New 'Mac-A-Mal' Tool Automates Mac Malware Hunting & AnalysisResearchers at Black Hat Asia will demonstrate a new framework they created for catching and studying Apple MacOS malware.
Malware targeting Windows machines still dominates the threat landscape, but hackers gradually have been expanding their target range to increasingly popular Apple MacOS platforms. A team of researchers now has created an automated MacOS malware analyzer that streamlines and simplifies the process of detecting and studying the growing ecosystem of malicious code targeting Macs.
MacOS research tools typically have relied on manual analysis of malware, notes Pham Duy Phuc, a malware analyst with Netherlands-based Sfylabs BV. Phuc says he first began developing the so-called Mac-A-Mal tool while pursuing his Master's Degree at the University of Trento in Italy.
"There are tools for malware reverse-engineering, debugging, and malware analysis on Mac," including commercial tools like Hopper and IDA, and open-source tools like Radare2, MachO View, lldb, Otool, and Dtrace, Phuc noted in an email interview. But these tools mostly require manual analysis, which means the researcher also must have some know-how in order to use them.
"Each tool only solves one piece of the puzzle and it depends on experience of the researcher. Using these tools manually takes too much time and effort, and will never combat malicious software," said Phuc. "For a demand of thousands [of] malware per day, an automated framework with combination of useful tools would make malware analyst daily job easier."
Phuc and Fabio Massacci, his former professor at the University of Trento, will demonstrate Mac-A-Mal at Black Hat Asia in Singapore next week. The two also plan to soon release the tool as open-source.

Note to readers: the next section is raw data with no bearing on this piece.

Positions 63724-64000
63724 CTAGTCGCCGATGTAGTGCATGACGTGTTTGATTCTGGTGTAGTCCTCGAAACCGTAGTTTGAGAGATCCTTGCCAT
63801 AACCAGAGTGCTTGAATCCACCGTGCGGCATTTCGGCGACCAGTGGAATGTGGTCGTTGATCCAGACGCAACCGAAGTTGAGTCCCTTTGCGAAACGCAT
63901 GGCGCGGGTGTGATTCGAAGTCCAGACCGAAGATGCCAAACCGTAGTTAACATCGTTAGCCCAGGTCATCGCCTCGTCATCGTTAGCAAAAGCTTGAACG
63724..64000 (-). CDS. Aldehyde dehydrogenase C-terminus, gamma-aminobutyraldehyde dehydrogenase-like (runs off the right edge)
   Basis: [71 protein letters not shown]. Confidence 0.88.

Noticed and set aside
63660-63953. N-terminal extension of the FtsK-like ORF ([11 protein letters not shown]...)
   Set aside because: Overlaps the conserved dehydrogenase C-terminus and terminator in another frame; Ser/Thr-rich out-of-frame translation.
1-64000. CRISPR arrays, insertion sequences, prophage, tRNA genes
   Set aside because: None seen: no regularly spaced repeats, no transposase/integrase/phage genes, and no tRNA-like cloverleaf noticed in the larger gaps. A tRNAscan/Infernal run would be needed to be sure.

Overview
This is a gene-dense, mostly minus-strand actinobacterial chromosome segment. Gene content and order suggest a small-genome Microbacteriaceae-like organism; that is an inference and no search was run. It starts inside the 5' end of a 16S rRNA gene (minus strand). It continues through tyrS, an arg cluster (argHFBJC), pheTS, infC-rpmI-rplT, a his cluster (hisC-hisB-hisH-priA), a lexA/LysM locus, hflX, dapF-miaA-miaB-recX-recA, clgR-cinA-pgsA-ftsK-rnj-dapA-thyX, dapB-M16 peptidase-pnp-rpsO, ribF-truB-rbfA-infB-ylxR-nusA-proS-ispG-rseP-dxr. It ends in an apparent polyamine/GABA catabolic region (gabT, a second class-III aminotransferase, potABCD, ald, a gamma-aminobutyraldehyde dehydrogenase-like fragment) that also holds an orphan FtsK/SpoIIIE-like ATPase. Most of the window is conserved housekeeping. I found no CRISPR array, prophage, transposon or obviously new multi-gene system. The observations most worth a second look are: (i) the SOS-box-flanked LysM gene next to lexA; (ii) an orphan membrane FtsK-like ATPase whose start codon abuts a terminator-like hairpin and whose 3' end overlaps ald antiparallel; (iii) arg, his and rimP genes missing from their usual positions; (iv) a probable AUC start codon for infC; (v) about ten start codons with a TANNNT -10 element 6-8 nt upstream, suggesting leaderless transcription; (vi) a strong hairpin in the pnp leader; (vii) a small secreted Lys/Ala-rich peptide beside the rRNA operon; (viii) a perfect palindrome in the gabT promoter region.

[See researchers demonstrate Mac-A-Mal live at Black Hat Asia in Singapore next week, March 22-23: conference and registration information.]
Mac-A-Mal uses a combination of static- and dynamic code analysis to detect MacOS malware, as well as to cheat anti-analysis methods that some malware authors use to evade detection and investigation. It gathers malware binary behavior patterns, such as network traffic, evasion methods, and file operation. The tool uses kernel-level system calls, which allows it to operate undetected. "It takes actual behavioral data of malware samples, executions, inside a sandbox," he said.
Half of Mac Malware = Backdoors
The researchers used the tool to parse some 2,000 Mac samples on VirusTotal, which led to the discovery of a previously unknown adware campaign that uses legitimate Apple developer certificates, keyloggers, and Trojans. They believe the adware operation is the handiwork of the APT32 aka OceanLotus group believed to be out of Vietnam, and it's targeting Chinese and Vietnamese organizations.
"By studying the first generation of Mac OceanLotus samples through our framework, we found some similar behavioral signatures amongst the family. In March 2017, we found a second generation of Mac APT32 which [has a] zero-detection rate over more than 50 antivirus vendors ... hunting those behaviors on VirusTotal," he said. That new variant is more advanced, he said.
Phuc says the team also discovered hundreds of other Mac malware samples that with manual tools would be difficult to identify, and nearly half of all Mac malware collected in 2017 on VirusTotal were backdoor Trojans. The majority of malware samples were adware, mostly OSX/Pirrit and OSX/MacKeeper. "We observed a total of 86 different Mac malware families until 2017, and 49% of them belongs to backdoor/Trojan" categories, he said.
Mac-A-Mal basically works like this: it finds MacOS malware and places the samples in a sandbox where it performs static analysis on multiple samples at the same time. "The sandbox is armored with network sniffer, system calls and behavior logging, as well as anti-evasion from kernel-mode to send back a report to analysis machine," Phuc explained.
Kernel-level monitoring has its advantages, according to Phuc. Namely it's a more complete view from the lower level of the operating system, while at the same time keeping Mac-A-Mal under cover from anti-analysis detection. Next up for Mac-A-Mal is machine learning capabilities: "We would like to later apply more robust and advanced techniques for better features extraction from the analysis, and machine learning for a larger scale of Mac samples," Phuc said.
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Kelly Jackson Higgins is Executive Editor at DarkReading.com. She is an award-winning veteran technology and business journalist with more than two decades of experience in reporting and editing for various publications, including Network Computing, Secure Enterprise ... View Full Bio